Supplementation with selenium and zinc in diets has been shown to help chickens resist coccidiosis, thus improving performance through increased body weight gain and a reduction in mortality. These trace minerals offer antioxidant effects and much more. Selenium is essential in the making of selenoproteins, which are involved in processes such as cellular maintenance, hormone metabolism, immune response, and oxidative and calcium homeostasis. Zinc plays a major role in healing and also in supporting the immune system, DNA and protein formation, and cellular growth.

During coccidiosis, some vitamins and minerals cannot be absorbed well within the gut, and decreased bioavailability of these nutrients can increase cellular damage and decrease the levels of enzymes involved in the essential breakdown of oxygen molecules in the cells. Organic versions of trace minerals, however, have been shown to be more bioavailable in general than inorganic compounds, both with and without the presence of coccidia. These organic trace minerals are also considered to be less toxic when handled or incorporated into the environment.

Each of these types of feed additives exerts different benefits over coccidia, including boosting immunity, balancing gut microbiota, and enhancing gastrointestinal functionality and repair. While one option might not improve productivity as well as a traditional treatment like antibiotics can, when these alternative options are combined, they can potentiate one another, building a framework of sustainable support for bird health. For instance, natural blends of feed additives have been shown to help prevent coccidiosis, reduce lesion scores, and improve performance parameters such feed conversion and body weight.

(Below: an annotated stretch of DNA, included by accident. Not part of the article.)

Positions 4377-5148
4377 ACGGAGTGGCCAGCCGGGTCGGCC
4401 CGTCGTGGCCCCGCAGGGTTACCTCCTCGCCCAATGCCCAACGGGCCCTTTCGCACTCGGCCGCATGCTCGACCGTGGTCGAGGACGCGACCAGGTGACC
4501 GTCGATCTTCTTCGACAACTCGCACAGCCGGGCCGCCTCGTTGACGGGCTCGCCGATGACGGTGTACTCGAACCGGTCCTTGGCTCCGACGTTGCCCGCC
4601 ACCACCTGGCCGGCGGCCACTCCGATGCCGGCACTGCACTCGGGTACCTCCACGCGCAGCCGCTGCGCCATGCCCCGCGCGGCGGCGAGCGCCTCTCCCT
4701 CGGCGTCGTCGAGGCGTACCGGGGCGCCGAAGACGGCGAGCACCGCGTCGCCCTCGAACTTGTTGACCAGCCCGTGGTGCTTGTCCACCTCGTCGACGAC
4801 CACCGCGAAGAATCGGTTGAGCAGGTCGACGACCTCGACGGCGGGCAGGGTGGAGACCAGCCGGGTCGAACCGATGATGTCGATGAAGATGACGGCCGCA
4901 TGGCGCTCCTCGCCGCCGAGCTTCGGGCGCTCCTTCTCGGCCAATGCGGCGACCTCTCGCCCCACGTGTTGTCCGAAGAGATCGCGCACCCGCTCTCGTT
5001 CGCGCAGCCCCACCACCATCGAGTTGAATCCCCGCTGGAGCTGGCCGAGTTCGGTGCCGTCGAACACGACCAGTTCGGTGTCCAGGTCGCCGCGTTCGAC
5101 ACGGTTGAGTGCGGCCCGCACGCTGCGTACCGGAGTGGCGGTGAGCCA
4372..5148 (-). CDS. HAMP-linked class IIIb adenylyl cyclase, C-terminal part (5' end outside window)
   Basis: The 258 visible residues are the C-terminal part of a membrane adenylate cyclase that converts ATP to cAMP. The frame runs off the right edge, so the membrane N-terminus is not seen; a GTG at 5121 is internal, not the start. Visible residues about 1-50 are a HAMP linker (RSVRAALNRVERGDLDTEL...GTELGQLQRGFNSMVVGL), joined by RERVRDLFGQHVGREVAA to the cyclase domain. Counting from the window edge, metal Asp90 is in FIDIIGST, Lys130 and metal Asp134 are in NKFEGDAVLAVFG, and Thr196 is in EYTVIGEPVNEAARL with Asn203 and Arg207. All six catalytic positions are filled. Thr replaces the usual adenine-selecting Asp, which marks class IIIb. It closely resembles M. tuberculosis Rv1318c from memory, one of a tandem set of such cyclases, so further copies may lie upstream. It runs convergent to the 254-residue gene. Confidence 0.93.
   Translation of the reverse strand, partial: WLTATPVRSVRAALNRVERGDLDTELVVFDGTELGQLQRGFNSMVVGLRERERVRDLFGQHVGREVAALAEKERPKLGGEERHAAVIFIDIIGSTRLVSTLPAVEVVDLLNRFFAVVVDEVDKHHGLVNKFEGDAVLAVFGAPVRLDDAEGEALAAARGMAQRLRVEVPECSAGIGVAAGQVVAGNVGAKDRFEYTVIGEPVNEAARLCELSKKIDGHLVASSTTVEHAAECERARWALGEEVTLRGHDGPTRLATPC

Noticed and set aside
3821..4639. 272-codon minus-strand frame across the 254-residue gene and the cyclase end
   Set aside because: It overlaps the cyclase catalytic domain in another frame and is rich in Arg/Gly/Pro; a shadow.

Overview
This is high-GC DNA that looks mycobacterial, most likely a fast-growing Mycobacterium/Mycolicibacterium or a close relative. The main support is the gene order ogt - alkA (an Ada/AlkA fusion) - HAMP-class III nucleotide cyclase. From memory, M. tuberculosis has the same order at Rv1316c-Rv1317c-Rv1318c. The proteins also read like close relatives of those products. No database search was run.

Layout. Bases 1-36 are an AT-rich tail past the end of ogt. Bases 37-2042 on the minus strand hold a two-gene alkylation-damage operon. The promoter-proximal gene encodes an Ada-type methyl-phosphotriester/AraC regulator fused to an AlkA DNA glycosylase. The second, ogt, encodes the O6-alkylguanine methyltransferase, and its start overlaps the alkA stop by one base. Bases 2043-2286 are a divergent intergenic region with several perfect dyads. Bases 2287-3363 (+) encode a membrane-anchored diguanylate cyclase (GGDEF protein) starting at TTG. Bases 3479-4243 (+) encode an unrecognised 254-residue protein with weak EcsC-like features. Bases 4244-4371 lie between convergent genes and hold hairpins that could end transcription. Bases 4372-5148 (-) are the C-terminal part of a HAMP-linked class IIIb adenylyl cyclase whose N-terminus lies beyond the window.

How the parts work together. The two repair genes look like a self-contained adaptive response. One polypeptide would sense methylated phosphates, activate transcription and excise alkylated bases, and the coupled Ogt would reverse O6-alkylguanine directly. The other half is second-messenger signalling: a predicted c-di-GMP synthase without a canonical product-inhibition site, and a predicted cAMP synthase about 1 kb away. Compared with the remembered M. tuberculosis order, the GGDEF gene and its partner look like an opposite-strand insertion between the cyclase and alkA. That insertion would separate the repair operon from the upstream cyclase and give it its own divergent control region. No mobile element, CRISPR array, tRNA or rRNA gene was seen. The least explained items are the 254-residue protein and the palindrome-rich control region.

Naturally derived feed additives are continually being explored and in more recent years viewed as a viable alternative to complement poultry rearing programs. This is in part due to the degree of bioavailability of some of these compounds and the positive approval of the consumer. For instance, since organic trace minerals are more readily bioavailable, they’re excreted at lower levels, mitigating waste and environmental harm.


As the commercial poultry industry continues its shift toward antibiotic-free production, we must continue to evaluate the roles and opportunities that natural feed additives can provide to poultry. Since variability in facets of the coccidia challenge has become more evident, we can see that alternative natural feed additives with a variety of modalities may decrease the negative impacts of coccidiosis across the board. These additives are affordable, effective and easy to use, and they are ideal for complementing or replacing more traditional coccidia control strategies while gaining the approval of consumers who value sustainability on the economic, social and environmental levels.